The skinny side of bass fishing is game on right now
I just got in from a bass fishing road trip that took me from Sam Rayburn to Lake Waco in five days. This is definitely my favorite time of year to target bass. They are up shallow and spawning. It’s the only time of year in Texas when you can actually see bass on the beds. And if you hit it just right the fishing can be phenomenal.
Right now bass fishing on Rayburn and Toledo Bend is excellent. It’s not unusual to see bass on the beds at both of these lakes. In fact, last Wednesday was a fantastic day to be on Rayburn. Bass were all over the shallows spawning, many could be seen and a whole lot were easily caught on Yamamoto Senko’s and Zoom lizards in chartreuse/pepper. I talked to a couple of guys that fished Rayburn last week and they had 27 bass to 6 pounds on 5-inch Yamasenko worms.
Catching big bass on Rayburn is not that unusual during March. Out of the 26 ShareLunker bass caught on Rayburn about half of them were caught during March.
On Toledo Bend, three of the seven ShareLunkers caught there were caught during March. The heaviest weighed 14.25 pounds. That’s something to keep in mind while fishing this lake that, by the way, has been voted the best bass fishing lake in the nation for the past two years.
Last week I also managed to fish the Brazos River that runs right through the middle of Waco and Baylor University. We had bass to four pounds there while fishing 5-inch Yum Money Minnows over spawning beds. From there we headed over to Lake Waco and racked up about 17 bass to 6 pounds while fishing in one to three feet of water around logs and brush. Most of those bass were caught on Big Bite 4-inch Craw Tubes in a tilapia (brownish/black glitter) color. We had them rigged on 4/0 flipping hooks. Bass went crazy over this particular soft plastic.
Spring turkey season is looking very good
East Texas hunters that were on birds last year can expect more of the same in the Pineywoods this spring. Eastern spring turkey hunting in the counties having an open season is April 15-May 14. Hunters are required to report harvest of eastern turkeys electronically to TPWD within 24 hours of harvest. Reports can be made through the TPWD My Texas Hunt Harvest App or online from the TPWD turkey page at www.tpwd.texas.gov/turkey. The app is available for free download from Google Play or the App Store. Hunters will be issued a confirmation number upon completion of the reporting process. Hunters still have to tag harvested birds.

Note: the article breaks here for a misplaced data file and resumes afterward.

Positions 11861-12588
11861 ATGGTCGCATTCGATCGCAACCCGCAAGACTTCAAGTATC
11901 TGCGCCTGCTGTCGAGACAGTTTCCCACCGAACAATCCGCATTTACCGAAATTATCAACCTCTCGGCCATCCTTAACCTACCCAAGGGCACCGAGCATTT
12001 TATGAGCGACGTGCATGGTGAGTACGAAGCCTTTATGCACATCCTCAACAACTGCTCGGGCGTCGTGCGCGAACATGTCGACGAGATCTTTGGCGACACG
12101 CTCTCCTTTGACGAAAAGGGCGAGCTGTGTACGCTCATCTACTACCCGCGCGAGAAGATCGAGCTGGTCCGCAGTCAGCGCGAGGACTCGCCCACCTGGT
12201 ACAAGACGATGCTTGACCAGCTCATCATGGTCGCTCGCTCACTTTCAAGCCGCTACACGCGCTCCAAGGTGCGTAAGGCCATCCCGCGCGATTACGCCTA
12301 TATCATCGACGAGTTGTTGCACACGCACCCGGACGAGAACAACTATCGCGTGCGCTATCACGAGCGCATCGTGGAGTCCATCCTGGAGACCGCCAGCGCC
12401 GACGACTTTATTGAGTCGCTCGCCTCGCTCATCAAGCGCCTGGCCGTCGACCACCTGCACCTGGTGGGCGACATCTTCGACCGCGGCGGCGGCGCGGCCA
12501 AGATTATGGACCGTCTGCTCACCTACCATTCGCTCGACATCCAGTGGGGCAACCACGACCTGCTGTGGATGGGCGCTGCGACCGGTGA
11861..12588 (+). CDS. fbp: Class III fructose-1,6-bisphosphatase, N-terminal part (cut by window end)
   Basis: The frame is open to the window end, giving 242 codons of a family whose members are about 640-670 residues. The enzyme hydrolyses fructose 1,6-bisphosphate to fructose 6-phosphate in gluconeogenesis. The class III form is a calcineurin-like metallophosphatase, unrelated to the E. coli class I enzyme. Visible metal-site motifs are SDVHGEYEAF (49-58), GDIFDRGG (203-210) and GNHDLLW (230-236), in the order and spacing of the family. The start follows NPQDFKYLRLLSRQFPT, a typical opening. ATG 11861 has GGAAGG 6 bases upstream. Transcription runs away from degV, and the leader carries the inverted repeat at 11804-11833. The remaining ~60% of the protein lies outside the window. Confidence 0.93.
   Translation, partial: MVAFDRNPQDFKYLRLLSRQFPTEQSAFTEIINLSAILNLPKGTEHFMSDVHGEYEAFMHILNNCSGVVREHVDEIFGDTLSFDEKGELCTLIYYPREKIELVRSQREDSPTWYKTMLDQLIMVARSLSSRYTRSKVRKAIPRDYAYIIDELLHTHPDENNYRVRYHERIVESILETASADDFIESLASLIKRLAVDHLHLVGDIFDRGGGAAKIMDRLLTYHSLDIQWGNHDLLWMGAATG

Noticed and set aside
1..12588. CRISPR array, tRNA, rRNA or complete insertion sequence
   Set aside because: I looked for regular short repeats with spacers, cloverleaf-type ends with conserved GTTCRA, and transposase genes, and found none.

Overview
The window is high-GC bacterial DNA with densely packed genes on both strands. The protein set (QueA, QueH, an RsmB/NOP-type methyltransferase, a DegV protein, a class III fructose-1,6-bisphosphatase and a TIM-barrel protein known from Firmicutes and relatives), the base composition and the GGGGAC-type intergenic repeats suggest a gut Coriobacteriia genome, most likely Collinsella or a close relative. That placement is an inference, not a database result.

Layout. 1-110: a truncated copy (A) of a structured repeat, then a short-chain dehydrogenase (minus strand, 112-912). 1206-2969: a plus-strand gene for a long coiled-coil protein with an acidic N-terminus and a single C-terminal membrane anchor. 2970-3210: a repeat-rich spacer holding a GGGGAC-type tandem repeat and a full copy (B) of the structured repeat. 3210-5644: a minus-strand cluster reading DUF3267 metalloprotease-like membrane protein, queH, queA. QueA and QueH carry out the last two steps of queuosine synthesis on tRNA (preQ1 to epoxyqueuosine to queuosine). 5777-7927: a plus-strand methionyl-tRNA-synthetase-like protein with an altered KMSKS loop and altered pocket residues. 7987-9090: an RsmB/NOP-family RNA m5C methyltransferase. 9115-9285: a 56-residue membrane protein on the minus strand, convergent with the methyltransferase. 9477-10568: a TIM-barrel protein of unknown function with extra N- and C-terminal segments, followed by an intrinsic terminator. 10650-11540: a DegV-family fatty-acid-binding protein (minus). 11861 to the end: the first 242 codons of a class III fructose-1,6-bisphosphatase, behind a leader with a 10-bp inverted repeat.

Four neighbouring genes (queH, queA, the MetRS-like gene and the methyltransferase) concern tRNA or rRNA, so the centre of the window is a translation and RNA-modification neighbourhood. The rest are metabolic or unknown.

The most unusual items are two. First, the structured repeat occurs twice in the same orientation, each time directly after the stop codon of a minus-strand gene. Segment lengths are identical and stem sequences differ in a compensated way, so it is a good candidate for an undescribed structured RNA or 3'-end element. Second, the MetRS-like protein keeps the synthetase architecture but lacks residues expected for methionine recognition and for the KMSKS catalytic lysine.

Texas Parks and Wildlife Department biologists report that Rio Grande wild turkey numbers have boomed over the past few years thanks to timely rainfall and relatively cool summer conditions that have set the stage for optimum reproduction and recruitment. As a result, turkeys are making a comeback in many areas where they had been lost due to extended periods of drought.
Biologists predict the early spring green-up and abundance of juvenile hens could have a profound impact on breeding behavior or at least on a gobbler’s willingness to come to the call this season.
“Field observations indicate flocks have already begun to break up and toms have been strutting for weeks,” said Jason Hardin, TPWD Upland Game Bird Program specialist. “That means many hens could become interested in breeding near opening day of the season, effectively hampering a hunter’s chances of luring love-struck gobblers. If you do go early in the season, some of the best hunting could be mid-day after hens split off from males.
“However, by mid-season most of the hens should be bred and incubating eggs leaving a large number of mature gobblers looking for love,” he noted. “Also, if conditions remain mild and if we get a few more timely rain events, Texas can expect another good year of nesting and population growth.”
The spring season for Rio Grande turkey runs March 18-April 30 and then culminates with a youth-only weekend May 6-7. In the North Zone, the youth-only weekend seasons are March 25-26 and May 20-21. The North Zone general season opens April 1 and runs through May 14. A special one-gobbler limit season runs April 1-30 in Bastrop, Caldwell, Colorado, Fayette, Jackson, Lavaca, Lee, Matagorda, Milam, and Wharton counties.